Such a quandry, right?
“Oh noes! Someone loves my kid and wants him to be happy!”

photo-9And suddenly, Max has all the money he needs for the X-Wing.
He almost cried when I told him that they had given him enough to put him over.
Then the next challenge: I didn’t want to order it online.
I wanted him to walk into a store, find it on a shelf, carry it to the register, hand over his hard earned cash.
He had $17 in rolled change, and a stack of bills.
I was thrilled when we found out the Fry’s near us had ONE X-Wing set in stock; the Lego Store only carries the most recent releases, ouyr favorite mom and pop toy store has had it on order since May, and I’d already told Max that we were going to try and buy it that night.

We went straight to the toy aisle at Fry’s, and he saw it right away; the box almost as big as him, the only thing bigger was his excitement that it was actually happening. He limped through the store ($17 in change in one pocket, cash in the other, hands full of giant Lego box) and made it to the register.

We explained to the cashier what was going on, and Max started piling his money on the counter. To our surprise, it was only $50, not $60, and out generous friends had put him over the top anyway.

As soon as he got his change and receipt, the first words out of his mouth?
“I’m so happy I got my X-Wing! Now I’m going to save for the Millenium Falcon!”
That’s a $300 Lego set, folks.

But you know what? I have no doubt my boy will do it.

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  1. “A dollar for putting away a puzzle he was playing with? She drives me crazy!” Oh, I know that feeling! Please stop paying my kid to clean up his own toys AAARGGHH!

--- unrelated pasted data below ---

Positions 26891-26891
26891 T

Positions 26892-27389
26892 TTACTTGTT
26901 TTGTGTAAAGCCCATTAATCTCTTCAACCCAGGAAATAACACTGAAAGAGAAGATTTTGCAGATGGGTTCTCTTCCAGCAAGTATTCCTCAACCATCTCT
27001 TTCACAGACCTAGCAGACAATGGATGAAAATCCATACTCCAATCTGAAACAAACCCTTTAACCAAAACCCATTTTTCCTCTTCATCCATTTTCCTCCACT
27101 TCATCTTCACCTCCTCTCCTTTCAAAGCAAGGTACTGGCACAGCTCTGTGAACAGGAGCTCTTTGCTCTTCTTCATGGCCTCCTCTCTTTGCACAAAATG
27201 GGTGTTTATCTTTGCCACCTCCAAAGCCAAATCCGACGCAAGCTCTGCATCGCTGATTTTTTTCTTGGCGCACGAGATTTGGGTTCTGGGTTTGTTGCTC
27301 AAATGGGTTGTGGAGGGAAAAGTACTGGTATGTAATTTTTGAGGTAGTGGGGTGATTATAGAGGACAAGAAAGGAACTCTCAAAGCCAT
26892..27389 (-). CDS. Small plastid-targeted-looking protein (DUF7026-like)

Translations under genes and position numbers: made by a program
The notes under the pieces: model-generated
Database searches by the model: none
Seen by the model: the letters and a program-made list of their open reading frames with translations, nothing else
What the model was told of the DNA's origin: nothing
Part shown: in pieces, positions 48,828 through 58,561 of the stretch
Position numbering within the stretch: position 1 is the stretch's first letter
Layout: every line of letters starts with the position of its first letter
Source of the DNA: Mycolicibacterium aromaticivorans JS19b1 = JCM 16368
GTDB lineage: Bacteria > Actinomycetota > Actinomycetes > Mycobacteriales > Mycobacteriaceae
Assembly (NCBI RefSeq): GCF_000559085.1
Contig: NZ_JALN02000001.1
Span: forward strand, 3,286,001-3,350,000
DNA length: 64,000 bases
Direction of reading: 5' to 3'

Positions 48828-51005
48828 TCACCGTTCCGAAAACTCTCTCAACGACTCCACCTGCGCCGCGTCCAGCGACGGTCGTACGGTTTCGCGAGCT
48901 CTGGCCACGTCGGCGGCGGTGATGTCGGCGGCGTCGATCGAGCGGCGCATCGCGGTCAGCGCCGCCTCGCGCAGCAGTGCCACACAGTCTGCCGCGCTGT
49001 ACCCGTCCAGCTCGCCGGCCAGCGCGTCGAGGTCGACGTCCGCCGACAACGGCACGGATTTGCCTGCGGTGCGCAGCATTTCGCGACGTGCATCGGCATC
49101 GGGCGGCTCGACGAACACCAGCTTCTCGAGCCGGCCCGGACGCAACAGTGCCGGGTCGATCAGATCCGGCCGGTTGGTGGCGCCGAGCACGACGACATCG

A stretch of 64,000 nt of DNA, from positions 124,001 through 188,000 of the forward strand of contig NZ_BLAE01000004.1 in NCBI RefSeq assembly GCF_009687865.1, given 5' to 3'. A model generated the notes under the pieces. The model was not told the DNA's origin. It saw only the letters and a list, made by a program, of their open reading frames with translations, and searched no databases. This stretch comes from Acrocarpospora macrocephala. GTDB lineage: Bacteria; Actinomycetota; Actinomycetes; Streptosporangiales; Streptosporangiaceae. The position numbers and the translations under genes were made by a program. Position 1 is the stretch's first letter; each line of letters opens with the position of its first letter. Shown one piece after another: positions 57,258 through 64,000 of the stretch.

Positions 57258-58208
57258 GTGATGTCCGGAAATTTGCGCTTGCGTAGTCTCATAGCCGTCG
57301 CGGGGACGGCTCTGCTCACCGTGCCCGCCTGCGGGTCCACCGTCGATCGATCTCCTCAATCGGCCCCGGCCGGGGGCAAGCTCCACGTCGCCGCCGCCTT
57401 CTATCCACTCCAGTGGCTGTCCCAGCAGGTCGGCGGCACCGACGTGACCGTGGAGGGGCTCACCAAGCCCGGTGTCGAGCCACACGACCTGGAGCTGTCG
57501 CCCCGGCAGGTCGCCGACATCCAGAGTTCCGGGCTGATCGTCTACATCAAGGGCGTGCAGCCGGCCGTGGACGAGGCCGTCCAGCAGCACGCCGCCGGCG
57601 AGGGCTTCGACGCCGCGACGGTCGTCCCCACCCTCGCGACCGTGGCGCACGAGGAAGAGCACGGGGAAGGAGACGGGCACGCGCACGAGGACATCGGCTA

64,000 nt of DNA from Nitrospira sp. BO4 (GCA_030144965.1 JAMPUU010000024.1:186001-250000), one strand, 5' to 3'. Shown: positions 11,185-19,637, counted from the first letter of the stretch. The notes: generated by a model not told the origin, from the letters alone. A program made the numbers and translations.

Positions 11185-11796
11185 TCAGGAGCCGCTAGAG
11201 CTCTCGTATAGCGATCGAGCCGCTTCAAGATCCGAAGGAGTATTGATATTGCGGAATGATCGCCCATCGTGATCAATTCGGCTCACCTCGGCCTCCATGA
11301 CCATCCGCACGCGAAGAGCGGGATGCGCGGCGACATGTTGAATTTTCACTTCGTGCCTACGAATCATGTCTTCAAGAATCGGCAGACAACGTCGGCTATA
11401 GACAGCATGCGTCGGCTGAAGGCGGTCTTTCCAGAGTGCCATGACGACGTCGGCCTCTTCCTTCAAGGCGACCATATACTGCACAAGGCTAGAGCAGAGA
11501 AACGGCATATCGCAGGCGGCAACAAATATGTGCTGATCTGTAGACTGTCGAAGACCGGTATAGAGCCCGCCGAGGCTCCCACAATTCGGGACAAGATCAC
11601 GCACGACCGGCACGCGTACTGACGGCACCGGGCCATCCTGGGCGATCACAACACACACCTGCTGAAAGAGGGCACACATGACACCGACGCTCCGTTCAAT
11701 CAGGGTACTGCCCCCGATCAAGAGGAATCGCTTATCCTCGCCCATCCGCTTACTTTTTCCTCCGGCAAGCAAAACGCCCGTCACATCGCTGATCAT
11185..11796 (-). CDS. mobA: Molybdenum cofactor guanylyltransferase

This spring our kiddo wanted a third Chima Lego set beyond what his Grandma had gotten him as an “Easter present” and he’d been saving up. I do agree with you that the act of taking cash to the store and counting is out is very important. He could see how much he had to give them and how much was left. It was also good to head to the store with a certain amount that he’d saved and then be confronted with the reality that he didn’t have enough for the biggest box, and he had to choose to save more OR buy something smaller.

  2. Hi Liz, these are such great ideas. I agree on teaching about money and that it is not just a card. You are a good mom! Commenting from triberr.

  3. One of the best parenting ideas I ever had was one to deal with the kids not wanting to get rid of their old outgrown toys. When I was little my mom would always just make them disappear, and I always resented that. Of course, I’d never want to let anything go and put up a fuss if she involved me in the process of making me get rid of stuff, so I can understand her position. I didn’t want to do that to my kids though.

    Peter really wanted something quite expensive, so I told him that I’d pay him a dime for each McDonald’s-sized toy, a quarter for each medium toy, and a dollar for each large (~$20) toy in his room that he got rid of. Presto! Over the next week bins and bins of baby toys were disposed of, my kiddo earned enough money to get that video game system he wanted, and his room was much less cluttered.


    1. That *is* a good one!
      We’re working on selling Max’s Thomas stuff… he decided he’s too old for it. He won’t get all the money though; that’s a lot of cash! LOL